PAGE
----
Bateman's Bay, Jervis Bay and to the North Pt Stephens then further north Hathead.
These were the popular Ports for the sport fisherman in the '70's……... we caught marlin back then but more from luck than good management
PICTURESQUE PT STEPHENS
I swung Broadbill's bows into Port Stephens at 5 pm Both John Giles my crewman and myself breath in the beauty and of the surrounding coastline. Pt Stephens has to be the most superb Port to enter on the coast.
The bastion of islands that shroud and protect the entrance, are the remnants of a prehistoric volcanic age.
Named by the aboriginals Boondlebah.to the south, Yaccabah, Cabbage Tree to the north and little Island the most easterly outcrop…….all surround the Tommaree Head land and as we steamed through the heads they seemed just that more picturesque, maybe it was the afternoon sun or maybe the apprehension that we were here and now ready to go and do what we do best…catch marlin. We always plan a couple of days free to do any boat maintenance, tackle preparation, and bait prep and so on.
Having done this the customers arrive .we meet them at the Sally Shores have a beer and then take them to the unit ……and tell them "See you at sparrow fart boys" The whole of February, Glenn and myself caught great catches of predominantly stripes and blacks as well as the odd blue. Most of the blues were around the 100kg but we also caught a couple of line burners around the 200 kg size.We held our tournament "The Northern Waters Invitational". This was restricted to 15 boats and was most successful with 12 boats tagging and releasing 59 marlin for the 3 day comp.We were lucky enough to win Champion Boat on Broadbill with Billfisher getting Runner up .
That was OK! …..keeping it in the family. Glenn tagged 11 we tagged 14 with Phil Bolton's team It was all good
All boats fared well "Inya Dreams" tagged 10 fish Triton 9 any many others on 5's and 6's.
We then had Mark Taylor and Merv. Hughes fish two days with us as they have done for the past few years
The lads are great fun to fish with…….. It is hard to realise sometimes that these fellows are indeed legends in the world of cricket but when they fish with you it is like fishing with your mates.They are great fun and the most unpretentious blokes you could meet and they love to fish and they're good at it .One of the highlights was when big Merv suggested he would tag the next marlin .It was Phil Emery on the rod and as we backed over to the marlin a most respectable striped of 120kg..Merv lets fly with the tag pole.As he lunges at the fish the whole pole flies through the air at great speed heading for the marlin Having seen this I give the boat a few extra revs to pick up the pole which has diss appeared 3 metres underwater only to pop back up after a short time. " Big Merv says, "I'm pretty sure I got him"We are in tears with laughter when Johnny traces the fish and low and behold there is the tag buried perfectly in the big stripes shoulder.I asked Merv."What tribe he was from?" It was a superb bit of marlin spearing"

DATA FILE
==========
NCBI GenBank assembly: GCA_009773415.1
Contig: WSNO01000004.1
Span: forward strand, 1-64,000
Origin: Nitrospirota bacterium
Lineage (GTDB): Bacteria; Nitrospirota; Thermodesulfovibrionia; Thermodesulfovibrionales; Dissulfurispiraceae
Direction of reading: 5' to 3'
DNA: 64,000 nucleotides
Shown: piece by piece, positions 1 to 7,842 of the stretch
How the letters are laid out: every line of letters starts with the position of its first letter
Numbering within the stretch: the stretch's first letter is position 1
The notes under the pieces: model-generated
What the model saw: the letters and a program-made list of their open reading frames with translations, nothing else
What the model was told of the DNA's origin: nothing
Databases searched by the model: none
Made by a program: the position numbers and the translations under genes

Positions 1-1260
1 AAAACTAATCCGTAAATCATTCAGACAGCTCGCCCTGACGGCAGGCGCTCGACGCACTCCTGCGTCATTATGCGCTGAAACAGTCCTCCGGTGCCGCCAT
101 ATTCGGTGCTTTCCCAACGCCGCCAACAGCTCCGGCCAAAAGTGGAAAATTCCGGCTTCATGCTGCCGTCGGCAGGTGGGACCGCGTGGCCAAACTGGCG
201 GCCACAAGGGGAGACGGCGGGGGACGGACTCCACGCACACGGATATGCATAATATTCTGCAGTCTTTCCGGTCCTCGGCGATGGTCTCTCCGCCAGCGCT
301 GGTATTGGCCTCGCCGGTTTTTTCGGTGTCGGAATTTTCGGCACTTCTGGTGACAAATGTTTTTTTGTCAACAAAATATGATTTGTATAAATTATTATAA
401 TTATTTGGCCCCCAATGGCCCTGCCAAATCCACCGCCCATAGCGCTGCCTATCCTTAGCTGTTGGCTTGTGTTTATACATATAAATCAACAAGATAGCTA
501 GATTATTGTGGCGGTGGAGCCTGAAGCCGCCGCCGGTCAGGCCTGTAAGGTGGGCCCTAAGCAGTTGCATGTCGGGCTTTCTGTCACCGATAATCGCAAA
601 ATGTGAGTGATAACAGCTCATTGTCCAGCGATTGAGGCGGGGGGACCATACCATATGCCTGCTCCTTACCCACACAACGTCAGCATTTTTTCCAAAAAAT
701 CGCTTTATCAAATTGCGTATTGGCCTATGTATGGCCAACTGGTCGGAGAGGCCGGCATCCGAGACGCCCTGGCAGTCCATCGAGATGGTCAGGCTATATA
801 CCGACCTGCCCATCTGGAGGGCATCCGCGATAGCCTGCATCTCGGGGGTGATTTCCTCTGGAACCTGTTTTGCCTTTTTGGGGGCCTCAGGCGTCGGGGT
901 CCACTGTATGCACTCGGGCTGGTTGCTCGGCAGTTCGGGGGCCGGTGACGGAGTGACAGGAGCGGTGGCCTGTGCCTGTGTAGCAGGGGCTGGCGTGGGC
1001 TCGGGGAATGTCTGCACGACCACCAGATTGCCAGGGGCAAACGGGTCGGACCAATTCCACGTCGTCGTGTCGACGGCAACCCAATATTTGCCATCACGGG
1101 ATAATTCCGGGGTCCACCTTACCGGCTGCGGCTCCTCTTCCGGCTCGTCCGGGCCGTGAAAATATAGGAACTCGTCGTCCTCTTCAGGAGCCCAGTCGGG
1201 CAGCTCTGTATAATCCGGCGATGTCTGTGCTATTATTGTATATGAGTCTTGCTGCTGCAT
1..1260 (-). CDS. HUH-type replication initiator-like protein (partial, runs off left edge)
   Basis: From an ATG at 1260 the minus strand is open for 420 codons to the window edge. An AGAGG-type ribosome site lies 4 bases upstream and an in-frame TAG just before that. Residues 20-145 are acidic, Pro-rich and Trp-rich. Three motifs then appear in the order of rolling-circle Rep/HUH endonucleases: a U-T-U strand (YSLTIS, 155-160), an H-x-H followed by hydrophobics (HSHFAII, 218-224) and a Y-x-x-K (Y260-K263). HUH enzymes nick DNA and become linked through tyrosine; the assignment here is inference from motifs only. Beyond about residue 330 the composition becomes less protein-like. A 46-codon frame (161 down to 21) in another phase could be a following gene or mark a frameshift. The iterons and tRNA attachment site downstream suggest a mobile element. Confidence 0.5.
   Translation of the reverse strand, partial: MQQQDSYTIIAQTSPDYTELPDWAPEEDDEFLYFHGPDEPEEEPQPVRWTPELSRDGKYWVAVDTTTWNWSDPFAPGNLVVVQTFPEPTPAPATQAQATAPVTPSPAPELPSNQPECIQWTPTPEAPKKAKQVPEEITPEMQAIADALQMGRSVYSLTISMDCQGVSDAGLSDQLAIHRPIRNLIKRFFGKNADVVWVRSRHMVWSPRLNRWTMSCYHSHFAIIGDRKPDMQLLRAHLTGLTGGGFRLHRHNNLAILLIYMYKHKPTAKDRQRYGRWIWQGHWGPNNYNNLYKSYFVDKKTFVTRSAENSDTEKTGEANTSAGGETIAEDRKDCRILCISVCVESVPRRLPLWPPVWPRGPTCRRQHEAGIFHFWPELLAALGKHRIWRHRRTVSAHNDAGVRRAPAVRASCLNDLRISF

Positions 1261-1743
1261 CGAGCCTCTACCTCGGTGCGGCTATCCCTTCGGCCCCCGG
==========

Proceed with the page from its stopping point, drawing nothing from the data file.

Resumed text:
The boys tagged 10 fish in their two days and had a ball. We tagged a swag of blacks,stripes and blues….. Most of the marlin was 70 to 80 kg average and no matter where you come from they are healthy fish…We also caught dolphin fish to 20.5 kg and yellowfin tuna to 25 kg
I recall one day in mid February…….It was a classic calm sea ,there were three boats fishing the Mosh Pit, Billfisher, Tim Dean's Calypso and myself. For the entire day one of us was hooked up and reversing up on wild marlin ….We all tagged in excess of 7 marlin each for the day and then to add a bit of icing to the cake knocked over a dozen or so dollies on the way home.
WAS IT A GOOD SEASON?
February was brilliant The two boats caught 130 fish …the water then went hot in the first week in March reaching 27 degrees and all the striped marlin being a temperate water fish headed south in the 24 degree stuff Straight into the arms of the long liners who killed 700 fish only to glut the market and to be told not to catch any more.
When will our Federal Government get this "buy out" sorted out and buy these blokes out before we have no more oceanic stocks left………….700 marlin for Christ Sake you idiots!
We worked hard all season often fishing some windy weather and sloppy seas we tagged 155 marlin between us………a good season Yeh!
However seasons are generally compared to previous seasons, for instance in '97 we tagged 248 on Broadbill alone …In '2005 we tagged 300 fish between the two boats… a season where the fish bit well for the whole stay.We get blasé sometimes,. maybe expecting too much from every season but it is probably the fact that this amazing marlin fishery never lets you down.If you went to any other port in the world and said you tagged 248 for the season they would not
At Pt Stephens we expect it…..bring on 2007